Here’s something I didn’t think was possible a month ago: The Denver Broncos have – or will soon have – flexibility at linebacker.
The unit has looked downright terrible at times this season, notably in the Broncos’ losses to the Houston Texans and New England Patriots. The dismal performances even had me pining for the return of suspended linebacker D.J. Williams, a much-maligned player many thought Denver should have cut ties with before the season.
But after watching the Broncos’ last 90 minutes of football, something changed; there’s been a defensive renaissance – thanks in part to improved play at linebacker, and more specifically, Wesley Woodyard.
At 6-feet and 220 pounds, Woodyard is undersized for an NFL linebacker, but he compensates with instinct and quickness, two attributes often described by football pundits as “uncoachable” traits. Entering the season, those characteristics were typically limited to special teams where Woodyard has served as team captain since joining the Broncos as an undrafted free agent in 2008.
Woodyard has a knack for knowing where to be on the field, and that anticipation shined on Sunday night in the Broncos’ walloping of the New Orleans Saints. Woodyard’s field presence showed on his stat line: 13 tackles, interception, sack, forced fumble, tackle for loss, and two passes defensed.
Woodyard started seven games last season while Williams’ was injured, but this time around, No. 52 is not about to give up his role.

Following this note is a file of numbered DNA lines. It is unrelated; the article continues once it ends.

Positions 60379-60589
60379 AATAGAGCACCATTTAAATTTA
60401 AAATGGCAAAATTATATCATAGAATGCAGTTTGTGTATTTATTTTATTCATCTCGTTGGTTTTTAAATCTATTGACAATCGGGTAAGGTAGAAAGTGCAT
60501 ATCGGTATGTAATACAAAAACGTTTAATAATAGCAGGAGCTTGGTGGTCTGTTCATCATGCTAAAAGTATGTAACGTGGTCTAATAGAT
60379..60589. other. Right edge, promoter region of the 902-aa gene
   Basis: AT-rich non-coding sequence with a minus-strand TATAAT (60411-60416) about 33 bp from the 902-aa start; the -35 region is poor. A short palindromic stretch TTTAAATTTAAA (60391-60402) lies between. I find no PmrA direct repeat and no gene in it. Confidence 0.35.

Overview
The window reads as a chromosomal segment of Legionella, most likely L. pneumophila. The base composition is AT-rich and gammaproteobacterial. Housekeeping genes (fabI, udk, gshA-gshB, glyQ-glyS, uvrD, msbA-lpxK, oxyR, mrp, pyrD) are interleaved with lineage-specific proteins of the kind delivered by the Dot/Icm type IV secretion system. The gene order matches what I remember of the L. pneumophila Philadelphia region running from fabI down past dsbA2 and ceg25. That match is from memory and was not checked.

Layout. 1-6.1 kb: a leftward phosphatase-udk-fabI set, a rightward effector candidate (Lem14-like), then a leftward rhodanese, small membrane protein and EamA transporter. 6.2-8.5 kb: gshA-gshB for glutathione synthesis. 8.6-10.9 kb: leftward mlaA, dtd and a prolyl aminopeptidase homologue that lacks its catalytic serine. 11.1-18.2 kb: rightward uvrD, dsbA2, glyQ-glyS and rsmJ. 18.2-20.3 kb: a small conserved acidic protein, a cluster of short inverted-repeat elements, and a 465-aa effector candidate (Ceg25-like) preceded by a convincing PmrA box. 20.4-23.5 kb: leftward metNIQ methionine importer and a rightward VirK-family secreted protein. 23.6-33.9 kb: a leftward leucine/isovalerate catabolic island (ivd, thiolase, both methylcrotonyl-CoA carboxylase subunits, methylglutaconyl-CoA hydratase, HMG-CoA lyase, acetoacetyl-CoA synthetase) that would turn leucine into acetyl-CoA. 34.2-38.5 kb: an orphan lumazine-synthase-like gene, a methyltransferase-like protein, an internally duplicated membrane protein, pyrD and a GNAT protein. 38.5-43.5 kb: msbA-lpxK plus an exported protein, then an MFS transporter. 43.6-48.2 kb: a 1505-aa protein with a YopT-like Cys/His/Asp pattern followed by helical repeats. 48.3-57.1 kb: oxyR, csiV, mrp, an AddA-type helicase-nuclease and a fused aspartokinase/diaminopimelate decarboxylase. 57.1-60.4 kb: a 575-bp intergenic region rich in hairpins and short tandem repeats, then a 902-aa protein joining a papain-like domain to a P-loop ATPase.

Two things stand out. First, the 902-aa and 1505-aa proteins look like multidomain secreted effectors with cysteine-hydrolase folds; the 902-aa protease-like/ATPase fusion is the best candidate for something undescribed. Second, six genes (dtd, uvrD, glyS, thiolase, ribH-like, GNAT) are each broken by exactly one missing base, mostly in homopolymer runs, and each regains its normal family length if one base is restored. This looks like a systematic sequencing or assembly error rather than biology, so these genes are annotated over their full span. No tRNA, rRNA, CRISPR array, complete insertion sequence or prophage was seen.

In training camp, the thinking might have been to merely let Woodyard keep Williams’ seat warm until his return, but not anymore. He’s made a convincing case to remain Denver’s weak side linebacker. It seems to be an easy decision for defensive coordinator Jack Del Rio to make, and it’s not just because of Woodyard’s impressive tackle-leading stats.
With Joe Mays now on injured reserve, the Broncos are noticeably thin at middle linebacker. Williams could likely soon share snaps with veteran Keith Brooking, a decent enough run stopper but a liability in pass coverage – which isn’t so much his fault as a product of being an aging human being. Rookie Steven Johnson is currently second on the depth chart, and he has zero tackles in his young NFL career. Compare that to weak side linebacker – a position now apparently controlled by University of Kentucky football products (and much to my chagrin) – with Woodyard and rookie Danny Trevathan, who continues to see more playing time.
Williams played strong side linebacker early in his Broncos career, but Pro Bowler Von Miller has a stranglehold on that position with Nate Irving as backup.
Another byproduct of Williams’ return is added flexibility for Del Rio.
Let’s assume the Broncos go with Miller, Williams, and Woodyard as the starting strong, middle, and weak side linebackers, respectively. Del Rio has the option of implementing more of a rotation with Brooking, Irving and Trevathan. Or if Brooking gets the starting nod over Williams, then he comes in later downs. Maybe the 4-3 base defense gets a wrinkle as the Broncos throw in some occasional 3-4 schemes, or maybe we see Trevathan play more in modified nickel situations just as Woodyard did in previous seasons.
Given Denver’s current trajectory it seems likely this team could once again see the middle-strong offenses that gave the defense fits in the opening weeks (Houston and New England). The return of Williams, bolstered by the ability to generate even more exotic looks in the box could serve the Broncos well if and when the high profile offenses come calling.